Several years ago while teaching in the high school at Grinnell, Iowa, I found the "Grinnell Flora" and "Our Trees" by Prof. Conard very useful devices for teaching and particularly for motivating an interest in outdoor life. After moving to Davenport, with only a forty-five minute class period, and an impossible walking distance from desirable spring flora, one choice for the out-of-door study was the trees. Since students like field studies and the trees demand to make themselves known in the spring, I set to work to construct a guide to the common native and cultivated trees of our locality. It was my desire to use leaf characteristics wherever possible and build a guide adaptable to high school students of the tenth grade. The use of technical terms was avoided wherever possible. If the appreciation of nature is our objective in the teaching of elementary biology, and I believe it should be the main objective, why confuse the student with terms that will discourage him? The result of my effort is what· I have chosen to call the "Tree Puzzle." The puzzle idea immediately attracts attention while the use of the term "key" means nothing to the student with little experience. The puzzle consists of a brief description as to how the game is to be used or played. A brief glossary of unavoidable terms was necessary along with a folding sheet of diagrams of leaves as to kinds, parts, shapes, margins, tips, edges, venation and the puzzling line of description comparable to the conventional "key."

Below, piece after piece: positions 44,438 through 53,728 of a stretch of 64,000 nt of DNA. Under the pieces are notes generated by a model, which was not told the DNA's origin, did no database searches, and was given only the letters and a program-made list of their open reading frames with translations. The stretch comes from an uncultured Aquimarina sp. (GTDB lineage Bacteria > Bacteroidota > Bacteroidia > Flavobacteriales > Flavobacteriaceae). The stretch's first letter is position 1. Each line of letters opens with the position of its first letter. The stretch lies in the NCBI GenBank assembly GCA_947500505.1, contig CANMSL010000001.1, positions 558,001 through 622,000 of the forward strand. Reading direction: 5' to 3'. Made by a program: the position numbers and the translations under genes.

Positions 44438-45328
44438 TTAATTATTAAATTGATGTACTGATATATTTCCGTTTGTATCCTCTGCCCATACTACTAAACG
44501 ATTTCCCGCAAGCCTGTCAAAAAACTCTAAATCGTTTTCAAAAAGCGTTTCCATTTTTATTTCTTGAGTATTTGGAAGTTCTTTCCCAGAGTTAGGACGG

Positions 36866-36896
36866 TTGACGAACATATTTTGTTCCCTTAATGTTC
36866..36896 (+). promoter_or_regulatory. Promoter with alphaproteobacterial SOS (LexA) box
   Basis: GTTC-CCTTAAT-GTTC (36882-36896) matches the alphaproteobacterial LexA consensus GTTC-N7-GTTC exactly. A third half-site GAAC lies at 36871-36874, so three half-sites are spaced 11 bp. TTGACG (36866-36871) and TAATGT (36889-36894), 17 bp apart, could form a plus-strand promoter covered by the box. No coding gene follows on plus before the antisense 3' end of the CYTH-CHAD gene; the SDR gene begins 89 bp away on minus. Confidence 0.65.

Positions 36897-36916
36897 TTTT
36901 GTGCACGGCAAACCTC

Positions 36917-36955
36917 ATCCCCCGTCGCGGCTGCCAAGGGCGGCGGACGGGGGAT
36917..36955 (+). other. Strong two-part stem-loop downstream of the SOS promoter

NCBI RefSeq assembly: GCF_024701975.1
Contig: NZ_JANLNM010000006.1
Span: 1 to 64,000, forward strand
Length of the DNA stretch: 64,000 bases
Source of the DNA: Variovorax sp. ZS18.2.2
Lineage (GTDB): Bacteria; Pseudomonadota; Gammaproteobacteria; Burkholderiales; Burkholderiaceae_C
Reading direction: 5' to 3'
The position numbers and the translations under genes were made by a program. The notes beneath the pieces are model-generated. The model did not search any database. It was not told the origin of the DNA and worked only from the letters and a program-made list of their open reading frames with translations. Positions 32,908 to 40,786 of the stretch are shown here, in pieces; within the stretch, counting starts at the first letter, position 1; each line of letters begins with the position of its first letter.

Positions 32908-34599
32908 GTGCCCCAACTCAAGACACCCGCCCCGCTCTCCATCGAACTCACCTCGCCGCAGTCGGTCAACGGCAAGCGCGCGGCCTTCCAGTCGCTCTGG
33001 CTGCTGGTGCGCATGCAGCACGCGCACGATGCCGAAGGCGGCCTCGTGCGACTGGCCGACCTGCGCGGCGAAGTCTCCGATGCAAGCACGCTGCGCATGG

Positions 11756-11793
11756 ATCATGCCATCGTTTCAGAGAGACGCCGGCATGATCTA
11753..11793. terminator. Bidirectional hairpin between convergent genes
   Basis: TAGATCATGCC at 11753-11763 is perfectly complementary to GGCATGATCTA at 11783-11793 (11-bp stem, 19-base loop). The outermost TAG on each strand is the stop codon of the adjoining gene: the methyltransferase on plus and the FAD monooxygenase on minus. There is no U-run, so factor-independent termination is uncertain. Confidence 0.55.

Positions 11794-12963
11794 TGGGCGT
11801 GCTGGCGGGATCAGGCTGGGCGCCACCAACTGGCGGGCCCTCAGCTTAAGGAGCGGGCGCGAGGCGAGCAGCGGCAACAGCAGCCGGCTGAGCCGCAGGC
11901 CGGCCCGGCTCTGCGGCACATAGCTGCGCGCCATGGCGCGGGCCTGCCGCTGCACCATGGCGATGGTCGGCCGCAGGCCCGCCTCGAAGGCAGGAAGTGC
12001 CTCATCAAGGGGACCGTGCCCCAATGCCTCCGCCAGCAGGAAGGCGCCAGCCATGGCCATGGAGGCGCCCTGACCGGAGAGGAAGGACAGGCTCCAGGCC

Proceedings of the Iowa Academy of Science
©1939 Iowa Academy of Science, Inc.
Hitchings, J. M.
"The Tree Puzzle as a Teaching Device,"
Proceedings of the Iowa Academy of Science, 46(1), 353-356.
Available at: https://scholarworks.uni.edu/pias/vol46/iss1/112